The Druze have just completed an “unprecedented” election that was barely noticed in
Yes, the Druze are a minority. But, as with the Christians, they set the tone of politics in
A move closer to secularism; as a first step, it defines the place of both the profane and the religious. Of a more immediate consideration, it shows how effective leadership can placate politicians, appease the religious, and unify a community.
The Druze had been uneasy about
Joumblat proved his mettle here by treading carefully. True, many resent the role he played in hoodwinking the Christians by keeping alive Ghazi Kanaan’s election law (the new one does not look much better, anyway). Yet he managed well his own house, by bringing on board one Yazbaki/Arslan supporter among his “share” of Druze parliamentarians.
The Druze “religious caste” has well done by staying away from the arcane details of politics.
They have avoided the path laid by Sheikh Bajhat Gaith; not that he chose to align himself with the Syrians, but that he towed their line too closely. It helped that the clerics resented a law passed under the auspices of
Whether it is Joumblat’s doing, or the act of the Druze spiritual authority, this is a masterstroke. The elected Sheikh Akl, Naim Hassan, is a Yazbaki, similarly to Bahjat Ghaith, the man he replaces. What placates Yazbakis further is that he was elected “unopposed”; he did not “run for office”, as much as “stood for office”.
The Statesmanship Part: A United Community
Some would say that, because their status as a minority forced them to look "outside", the Druze were able to better "import" and adapt new ideas... In this context, their religion may have become became one out of many sources of inspiration. But I see it more as a demonstration of Joumblat’s statesmanship.
Walid Beyk appears inconsistent outside his community, thanks to a confounding ability to exercise ruthlessness, demonstrate magnanimity, and commit perplexing shifts (to use a Politically Correct term). However, he has demonstrated to be fairly consistent towards his own Community. He has co-opted Arslan’s sympathizers, isolated Mir Talal, and unified his flock.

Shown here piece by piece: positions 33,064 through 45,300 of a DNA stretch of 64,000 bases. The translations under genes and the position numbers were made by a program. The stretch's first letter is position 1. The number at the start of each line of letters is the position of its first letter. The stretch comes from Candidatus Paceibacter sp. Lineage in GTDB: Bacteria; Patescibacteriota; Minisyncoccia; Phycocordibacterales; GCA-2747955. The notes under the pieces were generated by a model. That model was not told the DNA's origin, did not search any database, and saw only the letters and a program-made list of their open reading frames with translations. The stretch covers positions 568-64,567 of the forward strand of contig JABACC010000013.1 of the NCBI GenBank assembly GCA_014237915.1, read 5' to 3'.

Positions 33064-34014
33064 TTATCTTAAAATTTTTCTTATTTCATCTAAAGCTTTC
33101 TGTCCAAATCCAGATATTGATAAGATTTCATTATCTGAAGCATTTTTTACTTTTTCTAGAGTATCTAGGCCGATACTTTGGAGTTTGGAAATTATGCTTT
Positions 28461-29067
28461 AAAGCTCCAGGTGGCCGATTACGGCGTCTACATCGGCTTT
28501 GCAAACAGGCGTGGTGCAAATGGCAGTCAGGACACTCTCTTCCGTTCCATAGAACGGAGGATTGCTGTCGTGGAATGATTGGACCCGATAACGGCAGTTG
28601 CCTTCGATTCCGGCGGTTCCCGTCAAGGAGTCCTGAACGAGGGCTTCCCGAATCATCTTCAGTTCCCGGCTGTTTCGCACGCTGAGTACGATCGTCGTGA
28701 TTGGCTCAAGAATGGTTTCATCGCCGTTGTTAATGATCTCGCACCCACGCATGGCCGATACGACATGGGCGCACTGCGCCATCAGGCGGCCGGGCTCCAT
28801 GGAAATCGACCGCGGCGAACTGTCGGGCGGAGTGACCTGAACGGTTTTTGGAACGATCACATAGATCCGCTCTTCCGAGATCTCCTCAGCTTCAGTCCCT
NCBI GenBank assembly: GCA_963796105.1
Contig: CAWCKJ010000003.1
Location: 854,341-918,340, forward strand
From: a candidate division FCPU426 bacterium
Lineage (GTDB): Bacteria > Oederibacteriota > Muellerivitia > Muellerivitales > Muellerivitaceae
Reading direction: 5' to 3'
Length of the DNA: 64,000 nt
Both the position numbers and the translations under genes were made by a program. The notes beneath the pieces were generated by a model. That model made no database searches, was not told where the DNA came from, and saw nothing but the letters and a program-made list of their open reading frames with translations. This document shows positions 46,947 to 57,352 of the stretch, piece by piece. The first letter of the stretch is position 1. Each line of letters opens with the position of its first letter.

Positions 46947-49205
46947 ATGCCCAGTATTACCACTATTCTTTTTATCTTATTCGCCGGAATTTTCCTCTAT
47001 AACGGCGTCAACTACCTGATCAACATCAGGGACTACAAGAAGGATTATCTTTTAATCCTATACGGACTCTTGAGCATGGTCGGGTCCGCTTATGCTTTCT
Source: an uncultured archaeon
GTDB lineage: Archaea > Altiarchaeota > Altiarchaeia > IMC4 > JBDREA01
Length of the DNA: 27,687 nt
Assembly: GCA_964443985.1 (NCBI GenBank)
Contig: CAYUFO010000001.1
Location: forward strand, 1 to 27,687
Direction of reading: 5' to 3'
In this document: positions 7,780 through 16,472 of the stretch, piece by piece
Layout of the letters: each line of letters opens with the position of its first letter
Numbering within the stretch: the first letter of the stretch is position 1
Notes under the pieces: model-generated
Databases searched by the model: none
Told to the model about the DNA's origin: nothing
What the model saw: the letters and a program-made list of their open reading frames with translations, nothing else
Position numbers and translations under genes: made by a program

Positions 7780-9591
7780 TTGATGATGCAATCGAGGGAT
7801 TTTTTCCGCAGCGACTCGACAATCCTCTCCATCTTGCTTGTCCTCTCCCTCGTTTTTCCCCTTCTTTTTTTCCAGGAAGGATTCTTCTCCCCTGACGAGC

The Druze now stand united across borders; not behind a “leader”, but behind a system. As such, they are ready to face the nightmarish upheavals of the “new” Middle-East. By allowing room for all the diverse currents, they are unlikely to follow their leader as blindly as others.
Poor Mir Talal Arslan, he is not only aligned with the lost (?) Syrian cause, but he has to contend with such an intellect as Walid Beyk. Wait till November 5th, when Bahjat Ghaith is set to be relieved. No doubt some Yazbakis, under pressure from
The Reform Part: Can Others Emulate the Druze?
Christians, Maybe. Moslems, Unlikely.
It is notable to see that Druze are Christian clerics are not exclusively schooled in a single book, while the education of most Moslem clerics consists of rote memorization. Indeed, for 95% of the entire population of Islamic clerics, Arabic is the only foreign tongue they speak. Even then, most of it is memorized sections of the Koran and the Hadith. Incidentally, this compares well with the high proportion of Southern Baptist preachers who only speak English...
Maybe this explains why the religious establishment of Druze and Christian communities is comparatively less overbearing than others. Comparatively.
A note of caution; the present reform, though commendable, is Tenuous at best: recall that it had to be voted on by a parliament made up of a non-Druze majority. They aligned themselves with their Druze colleagues out of courtesy (something Lahouss ignores), This exposes systemic laws to Lebanon’s political morass; the country is still far away from a decentralized system…
While such milder voices are too often cowed into silence, Harder-hitting intellectuals such as Wafaa Sultan are coming to the fore. She is asking many right questions, but such style is unlikely to win many Arab Moslems to the cause of reformation, no matter their eloquence, or their support in the rest of the world.